The faces of predecessors to the human "Homo" genus evolved to protect against human fists, according to a new study in the scientific journal Biological Reviews. The study contends that early violence played a larger role in our evolution than did eating habits, as previously suggested.
According to lead author David Carrier, the "feeding hypothesis," which suggests that our ancient ancestors had strong jaws to crack nuts and other hard foods, doesn't make all that much sense because the australopith man most likely ate fruit. Rather, Carrier and co-author Michael Morgan, offer the "protective buttressing hypothesis." Says Carrier:
Jaws are one of the most frequent bones to break -- and it's not the end of the world now, because we have surgeons, we have modern medicine... But four million years ago, if you broke your jaw, it was probably a fatal injury. You wouldn't be able to chew food... You'd just starve to death.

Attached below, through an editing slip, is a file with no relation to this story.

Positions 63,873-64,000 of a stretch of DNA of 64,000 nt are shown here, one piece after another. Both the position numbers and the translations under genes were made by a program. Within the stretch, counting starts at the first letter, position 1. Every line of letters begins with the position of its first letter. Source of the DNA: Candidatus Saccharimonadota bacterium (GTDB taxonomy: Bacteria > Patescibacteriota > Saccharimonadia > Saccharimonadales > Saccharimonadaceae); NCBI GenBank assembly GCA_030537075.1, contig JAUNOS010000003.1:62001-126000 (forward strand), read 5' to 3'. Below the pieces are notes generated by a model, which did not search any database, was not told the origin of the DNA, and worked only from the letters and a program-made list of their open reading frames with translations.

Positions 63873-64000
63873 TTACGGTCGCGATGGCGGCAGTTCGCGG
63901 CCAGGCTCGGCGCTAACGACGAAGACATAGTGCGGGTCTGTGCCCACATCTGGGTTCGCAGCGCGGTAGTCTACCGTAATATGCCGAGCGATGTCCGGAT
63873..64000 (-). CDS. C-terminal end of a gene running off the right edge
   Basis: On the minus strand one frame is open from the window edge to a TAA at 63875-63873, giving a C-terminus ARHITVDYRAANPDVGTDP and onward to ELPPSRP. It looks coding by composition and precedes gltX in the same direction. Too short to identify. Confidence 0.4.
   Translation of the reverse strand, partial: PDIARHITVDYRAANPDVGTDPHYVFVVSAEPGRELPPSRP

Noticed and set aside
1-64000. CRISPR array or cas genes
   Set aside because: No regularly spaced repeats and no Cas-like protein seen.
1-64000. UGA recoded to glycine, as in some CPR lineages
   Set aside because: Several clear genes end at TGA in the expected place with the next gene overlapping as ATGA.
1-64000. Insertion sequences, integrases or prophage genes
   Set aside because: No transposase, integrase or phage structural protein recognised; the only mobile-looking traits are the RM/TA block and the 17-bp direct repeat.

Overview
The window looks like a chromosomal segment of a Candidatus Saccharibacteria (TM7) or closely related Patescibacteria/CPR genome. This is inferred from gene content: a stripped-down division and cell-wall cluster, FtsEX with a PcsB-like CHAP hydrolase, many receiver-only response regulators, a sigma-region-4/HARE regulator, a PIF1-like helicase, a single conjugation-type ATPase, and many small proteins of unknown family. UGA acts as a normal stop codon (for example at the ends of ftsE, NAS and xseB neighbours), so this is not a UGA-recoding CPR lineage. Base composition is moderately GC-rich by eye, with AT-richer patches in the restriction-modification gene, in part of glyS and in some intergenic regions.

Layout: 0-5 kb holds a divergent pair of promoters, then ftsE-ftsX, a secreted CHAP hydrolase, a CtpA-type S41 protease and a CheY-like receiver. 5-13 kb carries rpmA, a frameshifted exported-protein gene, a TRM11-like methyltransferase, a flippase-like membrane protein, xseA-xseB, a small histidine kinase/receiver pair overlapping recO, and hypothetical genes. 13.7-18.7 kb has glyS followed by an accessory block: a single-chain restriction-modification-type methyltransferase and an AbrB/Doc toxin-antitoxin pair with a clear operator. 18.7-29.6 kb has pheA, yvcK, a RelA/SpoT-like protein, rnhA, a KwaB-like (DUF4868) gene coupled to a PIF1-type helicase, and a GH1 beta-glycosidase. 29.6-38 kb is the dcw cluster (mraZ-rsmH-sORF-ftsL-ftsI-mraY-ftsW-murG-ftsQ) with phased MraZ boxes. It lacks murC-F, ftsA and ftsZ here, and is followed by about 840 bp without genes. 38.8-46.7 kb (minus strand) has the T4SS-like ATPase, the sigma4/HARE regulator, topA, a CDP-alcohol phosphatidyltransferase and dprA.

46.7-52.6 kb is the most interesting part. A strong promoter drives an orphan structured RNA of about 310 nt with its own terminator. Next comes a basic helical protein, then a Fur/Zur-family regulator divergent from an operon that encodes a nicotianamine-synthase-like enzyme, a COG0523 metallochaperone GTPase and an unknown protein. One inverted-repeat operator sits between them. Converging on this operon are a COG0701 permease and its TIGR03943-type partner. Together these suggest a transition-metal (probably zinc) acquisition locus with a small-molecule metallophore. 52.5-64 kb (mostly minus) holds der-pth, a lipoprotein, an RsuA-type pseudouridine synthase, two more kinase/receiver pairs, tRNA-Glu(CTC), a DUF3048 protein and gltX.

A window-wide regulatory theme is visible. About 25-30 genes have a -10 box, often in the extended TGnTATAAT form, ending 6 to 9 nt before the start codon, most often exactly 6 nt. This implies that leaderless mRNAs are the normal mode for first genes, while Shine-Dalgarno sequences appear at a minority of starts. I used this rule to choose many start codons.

The authors write in the paper's abstract that "when humans fight hand-to-hand the face is usually the primary target and the bones that suffer the highest rates of fracture are the parts of the skull that exhibit the greatest increase in robusticity during the evolution of basal hominins... In this review, we suggest that many of the facial features that characterize early hominins evolved to protect the face from injury during fighting with fists."
The theory also explains why such marked differences existed between early male and female faces. According to Carrier, "it's males that are most likely to get into fights," over resources, and women. The authors write that the bones in question are "the most sexually dimorphic parts of the skull in both australopiths and humans."